- It doesn't help that others also place blame on him. When a clone claiming to be Samantha appears and then is kidnapped, Mulder's father blames him explicitly. Mulder offers to tell his mother, and his father tells him the news will devastate her. Bill Scully (Dana's brother) meets Mulder while she is undergoing treatment for cancer; Bill rips into Mulder for all that has happened to his family—mainly Scully's cancer and Melissa's death, which he perceives as Mulder's fault. And proceeds to hate Mulder for the rest of the series.
- Dean Winchester from Supernatural. If there's anything bad happening, he'll shoulder the blame whether it was related to him or not. This usually doesn't turn out well. Illustrated in "Shut Up Dr. Phil". He says:
"Something happens, I feel responsible, all right? The Lindbergh baby — that's on me. Unemployment — my bad."
- Sam even more so, partially because everyone around him keeps blaming things for things that weren't his fault at all. He blamed himself for Jess's death, even though he had no way of knowing that Azazel would have her killed. He blamed himself for having demon's blood in him, even though he had been an infant when that had occured. He blamed himself for Dean going to hell. He blamed himself for freeing Lucifer, despite the fact that it was Dean that broke the first seal, which was far more morally wrong than killing Lilith and breaking the last.
- Stefan Salvatore from The Vampire Diaries. If Stefan hurts someone or kills someone, he will carry a huge amount of guilt. This is especially evident during his Ripper phase.
- The Tenth Doctor from Doctor Who has a massive one of these, even if all the other Doctors have some form of it. He constantly blames himself for others' failures, and quite a bit of the time, he is almost right for blaming himself, even though the self-punishment goes too far. Especially when people die, even though it is the only way to save the universe. Generally Lampshaded by villain characters more than his companions, as they know that it can unbalance him. The Master and Davros are especially good at it.
- He blames himself for ruining the lives of all of his companions: Rose for being trapped in another universe; Martha for being left to wander for a year in a devastated Earth, while her family is held hostage by genocidal megalomaniac, and are routinely tortured; and Donna for symbolically 'killing' her after a 'biological meta-crisis' left her part-Time Lord, and her advanced intelligence threatened to kill her, forcing him to wipe Donna's memories of him. Despite that they were caused by respectively: The Daleks breaching the dimensional walls, The Master becoming Prime Minister after stealing his TARDIS, and Donna herself touching the Doctor's severed hand during the Dalek Earth invasion of 2009. He might even blame himself for Jack's immortality, along with the burden that came with it, even though that was Rose's doing by way of the Heart of the TARDIS. His way of making up for it was to visit them in different points in time during his incarnation's last moments in The End Of Time, and to do charitable events for them.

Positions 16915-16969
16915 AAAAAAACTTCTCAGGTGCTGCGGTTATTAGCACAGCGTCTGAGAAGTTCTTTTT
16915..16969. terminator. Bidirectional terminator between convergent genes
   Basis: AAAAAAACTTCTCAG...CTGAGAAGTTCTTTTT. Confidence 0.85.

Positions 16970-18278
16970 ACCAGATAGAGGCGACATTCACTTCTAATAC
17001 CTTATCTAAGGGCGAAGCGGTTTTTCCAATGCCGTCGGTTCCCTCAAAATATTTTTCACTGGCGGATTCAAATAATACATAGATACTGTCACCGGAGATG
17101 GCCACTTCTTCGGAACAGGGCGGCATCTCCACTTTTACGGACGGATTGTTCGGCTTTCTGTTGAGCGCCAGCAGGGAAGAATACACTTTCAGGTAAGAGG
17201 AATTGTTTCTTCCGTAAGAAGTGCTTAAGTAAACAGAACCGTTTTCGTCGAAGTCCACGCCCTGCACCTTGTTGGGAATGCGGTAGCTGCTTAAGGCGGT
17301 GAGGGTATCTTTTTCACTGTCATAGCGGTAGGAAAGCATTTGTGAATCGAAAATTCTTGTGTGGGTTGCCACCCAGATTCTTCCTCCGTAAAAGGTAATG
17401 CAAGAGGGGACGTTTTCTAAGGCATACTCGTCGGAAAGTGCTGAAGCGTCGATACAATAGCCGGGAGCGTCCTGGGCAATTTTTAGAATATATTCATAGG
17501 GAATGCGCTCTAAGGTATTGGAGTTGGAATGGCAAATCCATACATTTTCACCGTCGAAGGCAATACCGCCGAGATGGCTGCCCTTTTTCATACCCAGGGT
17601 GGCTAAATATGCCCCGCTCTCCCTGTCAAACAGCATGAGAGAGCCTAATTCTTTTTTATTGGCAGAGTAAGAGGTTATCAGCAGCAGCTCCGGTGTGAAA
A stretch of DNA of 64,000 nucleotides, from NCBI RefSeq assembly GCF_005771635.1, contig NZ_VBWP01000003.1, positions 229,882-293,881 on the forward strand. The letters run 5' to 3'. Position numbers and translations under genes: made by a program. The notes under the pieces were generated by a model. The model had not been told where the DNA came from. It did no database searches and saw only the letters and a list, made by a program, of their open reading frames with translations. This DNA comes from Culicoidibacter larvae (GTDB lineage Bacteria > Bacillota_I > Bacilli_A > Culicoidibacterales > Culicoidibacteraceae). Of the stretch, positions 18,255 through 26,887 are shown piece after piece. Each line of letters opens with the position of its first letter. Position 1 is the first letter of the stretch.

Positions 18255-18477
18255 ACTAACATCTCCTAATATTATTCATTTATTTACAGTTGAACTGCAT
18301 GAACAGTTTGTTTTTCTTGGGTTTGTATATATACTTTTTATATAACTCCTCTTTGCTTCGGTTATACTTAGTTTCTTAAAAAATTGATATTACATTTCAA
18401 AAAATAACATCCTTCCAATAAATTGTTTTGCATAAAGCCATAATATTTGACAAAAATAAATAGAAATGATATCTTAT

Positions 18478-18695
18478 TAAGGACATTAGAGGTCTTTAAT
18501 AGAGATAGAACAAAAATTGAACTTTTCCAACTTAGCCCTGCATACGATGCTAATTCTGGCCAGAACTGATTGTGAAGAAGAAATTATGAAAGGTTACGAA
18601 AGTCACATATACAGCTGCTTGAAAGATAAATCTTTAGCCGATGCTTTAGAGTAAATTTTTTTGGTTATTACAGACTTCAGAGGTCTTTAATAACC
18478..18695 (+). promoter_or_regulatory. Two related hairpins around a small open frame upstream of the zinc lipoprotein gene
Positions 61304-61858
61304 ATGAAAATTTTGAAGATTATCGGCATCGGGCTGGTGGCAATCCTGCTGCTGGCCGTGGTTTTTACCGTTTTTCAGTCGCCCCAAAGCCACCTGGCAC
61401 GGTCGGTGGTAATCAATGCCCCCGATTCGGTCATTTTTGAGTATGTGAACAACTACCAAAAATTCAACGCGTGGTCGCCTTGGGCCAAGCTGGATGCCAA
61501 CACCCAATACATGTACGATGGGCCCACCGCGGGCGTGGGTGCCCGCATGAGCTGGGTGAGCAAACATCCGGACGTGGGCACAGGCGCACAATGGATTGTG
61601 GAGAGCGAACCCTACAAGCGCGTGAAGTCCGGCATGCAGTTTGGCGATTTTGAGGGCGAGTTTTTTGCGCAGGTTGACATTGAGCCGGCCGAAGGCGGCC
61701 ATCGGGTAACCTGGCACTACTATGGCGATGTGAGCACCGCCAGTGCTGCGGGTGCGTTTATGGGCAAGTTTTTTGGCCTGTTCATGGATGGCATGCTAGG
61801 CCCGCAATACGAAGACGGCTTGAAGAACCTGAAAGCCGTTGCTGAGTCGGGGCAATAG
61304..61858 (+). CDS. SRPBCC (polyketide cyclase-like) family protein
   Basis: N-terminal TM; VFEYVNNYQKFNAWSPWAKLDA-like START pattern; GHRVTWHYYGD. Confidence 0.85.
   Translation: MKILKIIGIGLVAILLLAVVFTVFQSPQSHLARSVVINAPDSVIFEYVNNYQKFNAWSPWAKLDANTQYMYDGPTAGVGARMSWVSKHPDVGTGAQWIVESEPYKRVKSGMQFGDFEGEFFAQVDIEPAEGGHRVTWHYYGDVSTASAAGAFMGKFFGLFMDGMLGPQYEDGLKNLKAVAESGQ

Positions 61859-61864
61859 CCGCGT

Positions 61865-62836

- This carries over to his Eleven; in "Let's Kill Hitler", his request after being poisoned was to see happy reminders of his companions to soothe him through the pain, but he still declared he held too much guilt over them. The only one he could bear to look at was a visual of Amy Pond..aged seven.
- The Twelfth Doctor regrets his mistakes of both past and present lives and is trying to be a better man by way of atoning. Over the course of Series 9, however, this trope rears its ugly head again. When he aborts a rescue of a young boy on a Skaro battlefield upon realizing he is Davros, future creator of the Daleks, Twelve comes to believe he is directly responsible for the Daleks' existence and is willing to die to atone for it (in the end, he realizes he is the one who saves the boy after all and has nothing to be ashamed of). When the brave Viking girl Ashildr accidentally dies in helping him defeat the alien Mire waging war on her village, he is so grief-and-guilt-ridden that he revives her with alien tech that makes her functionally immortal — which only leads to more guilt as she comes to resent him for "trapping" her in a lonely existence; she becomes a Wild Card. And he believes himself to be only a negative influence on his companion Clara Oswald, which culminates in "Face the Raven": Clara attempting to save a friend from an unjust execution leads to her unjust death instead; to make matters worse, Ashildr had a hand in the plot that led to this, though she meant Clara no harm. The Doctor blames himself as well as his enemies, and between that and being imprisoned in a giant torture chamber immediately afterwards, he undergoes a Sanity Slippage and becomes a Woobie, Destroyer of Worlds who will risk the universe's existence just to save Clara...whether she wants that or not. Even when he's assured that Clara's fate was the result of her choices and not his fault at all, it takes Clara herself to convince him to give up the Tragic Dream born of his anguish.